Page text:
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I'm trying to run this query, and the table that's being updated has about 10,000 rows. The query takes so long to execute that I can't even be bothered to wait for the return.

In a couple hours this table will have 100,000 rows and so, it's going to take 10 times longer than it does already. Anyone have any ideas to optimize it?

UPDATE

`wpsapi4`.`product_details` AS `pd`,
`r2r`.`partmaster` AS `pm`,
`r2r`.`partpriceinv` AS `ppi`,
`r2r`.`manufacturer` AS `m`

SET

`pd`.`product_name`=`pm`.`ItemName`,
`pd`.`data_source`='R2R',
`pd`.`partmaster`=`pm`.`id`,
`pd`.`pu`=``.`ppi`.`DistributorPartNumberShort`,
`pd`.`description_raw`=`pm`.`ItemDescription`,
`pd`.`dealer_price`=`ppi`.`MSRP`,
`pd`.`weight`=`pm`.`Weight`,
`pd`.`vendor_name`=`m`.`ManufacturerName`

WHERE

(
`pm`.`ManufacturerNumberShort`=`pd`.`vendor_number`
OR
`pm`.`ManufacturerNumberLong`=`pd`.`vendor_number`
)
AND
`pm`.`id`=`ppi`.`DistributorPartNumberShort`
AND
`ppi`.`DistributorID`=2
AND
`pm`.`ManufacturerID`=`m`.`id`

If you think it could be to do with the table structures then please say so, I can't really change the structure at this point but if you know where the indexes should be then that would be great. Indexes are already optimized on the r2r database.

share|improve this question
    
My that's a lot of backticks. –  Bojangles Oct 2 '11 at 20:10
    
You can optimize update statements the same way you optimize select statement. Run explain on the same query with the same table joins and where clause to see what's happening. –  Darhazer Oct 2 '11 at 20:16
    
@JamWaffles: Yeah love my back ticks :), people tell me not to use them but I ignore them. I remember when I first started in mysql and I kept having errors because I was using reserved words, so now I backtick everywhere. + it helps if I want to do a find/replace –  Drahcir Oct 2 '11 at 20:24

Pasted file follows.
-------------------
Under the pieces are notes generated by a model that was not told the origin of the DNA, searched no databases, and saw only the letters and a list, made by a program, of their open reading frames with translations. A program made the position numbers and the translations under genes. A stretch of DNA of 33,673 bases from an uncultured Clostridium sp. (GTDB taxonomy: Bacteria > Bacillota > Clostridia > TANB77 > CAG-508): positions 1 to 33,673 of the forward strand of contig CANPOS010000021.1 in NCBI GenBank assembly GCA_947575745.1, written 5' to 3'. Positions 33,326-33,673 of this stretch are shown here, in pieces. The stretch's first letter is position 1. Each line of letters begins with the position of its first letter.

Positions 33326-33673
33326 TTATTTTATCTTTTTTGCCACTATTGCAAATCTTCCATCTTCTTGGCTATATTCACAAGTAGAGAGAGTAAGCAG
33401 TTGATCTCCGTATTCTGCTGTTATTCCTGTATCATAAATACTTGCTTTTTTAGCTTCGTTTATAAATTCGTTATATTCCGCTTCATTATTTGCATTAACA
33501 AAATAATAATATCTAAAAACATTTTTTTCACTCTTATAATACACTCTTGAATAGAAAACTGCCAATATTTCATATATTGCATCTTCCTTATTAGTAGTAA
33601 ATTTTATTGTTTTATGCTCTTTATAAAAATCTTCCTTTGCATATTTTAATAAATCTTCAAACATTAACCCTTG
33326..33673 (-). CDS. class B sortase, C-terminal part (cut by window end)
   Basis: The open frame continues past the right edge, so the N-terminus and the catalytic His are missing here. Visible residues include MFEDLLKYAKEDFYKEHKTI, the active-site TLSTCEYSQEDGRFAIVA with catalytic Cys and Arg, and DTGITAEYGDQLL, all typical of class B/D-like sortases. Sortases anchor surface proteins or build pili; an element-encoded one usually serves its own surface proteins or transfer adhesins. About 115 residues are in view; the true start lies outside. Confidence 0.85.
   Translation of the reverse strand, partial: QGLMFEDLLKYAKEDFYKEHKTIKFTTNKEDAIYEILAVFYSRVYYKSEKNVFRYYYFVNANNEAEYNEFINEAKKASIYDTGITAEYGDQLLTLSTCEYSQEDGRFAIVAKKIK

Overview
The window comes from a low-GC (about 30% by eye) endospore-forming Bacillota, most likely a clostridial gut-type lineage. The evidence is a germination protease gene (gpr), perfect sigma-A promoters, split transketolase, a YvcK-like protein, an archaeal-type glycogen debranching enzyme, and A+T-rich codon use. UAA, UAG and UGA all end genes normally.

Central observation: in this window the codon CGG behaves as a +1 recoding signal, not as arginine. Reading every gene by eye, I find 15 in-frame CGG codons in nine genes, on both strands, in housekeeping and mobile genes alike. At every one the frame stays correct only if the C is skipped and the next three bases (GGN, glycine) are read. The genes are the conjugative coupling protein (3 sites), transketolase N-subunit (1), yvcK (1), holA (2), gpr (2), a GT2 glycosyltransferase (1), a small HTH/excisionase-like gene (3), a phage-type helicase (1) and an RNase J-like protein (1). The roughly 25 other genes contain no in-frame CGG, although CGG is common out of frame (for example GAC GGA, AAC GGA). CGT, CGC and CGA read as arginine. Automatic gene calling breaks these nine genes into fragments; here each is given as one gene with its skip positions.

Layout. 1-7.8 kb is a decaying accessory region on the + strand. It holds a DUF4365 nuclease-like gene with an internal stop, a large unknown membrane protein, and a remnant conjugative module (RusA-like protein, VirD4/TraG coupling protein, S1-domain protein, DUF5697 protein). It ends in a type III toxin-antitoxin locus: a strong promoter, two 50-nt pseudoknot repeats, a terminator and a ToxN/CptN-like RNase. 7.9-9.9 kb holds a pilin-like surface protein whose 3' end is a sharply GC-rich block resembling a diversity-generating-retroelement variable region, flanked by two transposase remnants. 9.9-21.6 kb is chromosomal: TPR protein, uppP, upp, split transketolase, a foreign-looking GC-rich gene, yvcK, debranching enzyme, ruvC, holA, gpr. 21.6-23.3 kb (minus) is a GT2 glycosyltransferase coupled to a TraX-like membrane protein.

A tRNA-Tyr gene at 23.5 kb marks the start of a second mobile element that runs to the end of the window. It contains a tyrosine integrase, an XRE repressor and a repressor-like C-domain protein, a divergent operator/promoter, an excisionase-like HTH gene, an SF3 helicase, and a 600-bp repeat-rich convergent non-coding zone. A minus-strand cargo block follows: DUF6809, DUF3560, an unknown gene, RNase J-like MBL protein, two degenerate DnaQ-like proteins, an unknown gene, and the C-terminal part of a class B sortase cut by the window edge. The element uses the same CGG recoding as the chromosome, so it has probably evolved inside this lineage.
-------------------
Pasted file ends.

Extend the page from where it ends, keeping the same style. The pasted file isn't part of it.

True. Personally, I think they're quite messy, but it's all a matter of personal preference. I haven't yet come across a need to use reserved words as field names, but I may do in the future! –  Bojangles Oct 2 '11 at 20:49

2 Answers 2

up vote 0 down vote accepted

The columns to index are the ones reference in your where clause.

Consider adding the following:

  1. An index on the pm.ManufacturerNumberShort column.
  2. An index on the pm.ManufacturerNumberLong column.
  3. An index on the pm.id column.
  4. An index on the pm.ManufacturerID column.
  5. An index on the ppi.DistributorPartNumberShort column.
  6. An index on the ppi.DistributorID column.

Based on input from Darhazer:

Consider adding one or more of the following:

  1. An index on the pm.ManufacturerNumberShort, pm.id, and pm.ManufacturerID columns.
  2. An index on the pm.ManufacturerNumberLong, pm.id, and pm.ManufacturerID columns.
  3. An index on the ppi.DistributorPartNumberShort and ppi.DistributorID columns.
share|improve this answer
    
Single indexes are not as fast as compound ones (index_merge should be used or one of indexes should be choosen to resolve the where clause), and in case of update, every index adds to the time needed for write. –  Darhazer Oct 2 '11 at 20:18

You are doing an OR on Vendor Number, I would start by making sure that you have an index on vendor number on both tables.

Looks to me that the other columns already should have indexes.

share|improve this answer
    
@lcarus: Yeah thanks, actually the tables from the database named r2r are fully optimized already, indexes everywhere. I'm working on this product_details table at the moment and I can see some non standard field types that might be slowing it down. It's got things like varchar(500) etc, I didn't even think that was possible, lol –  Drahcir Oct 2 '11 at 20:16

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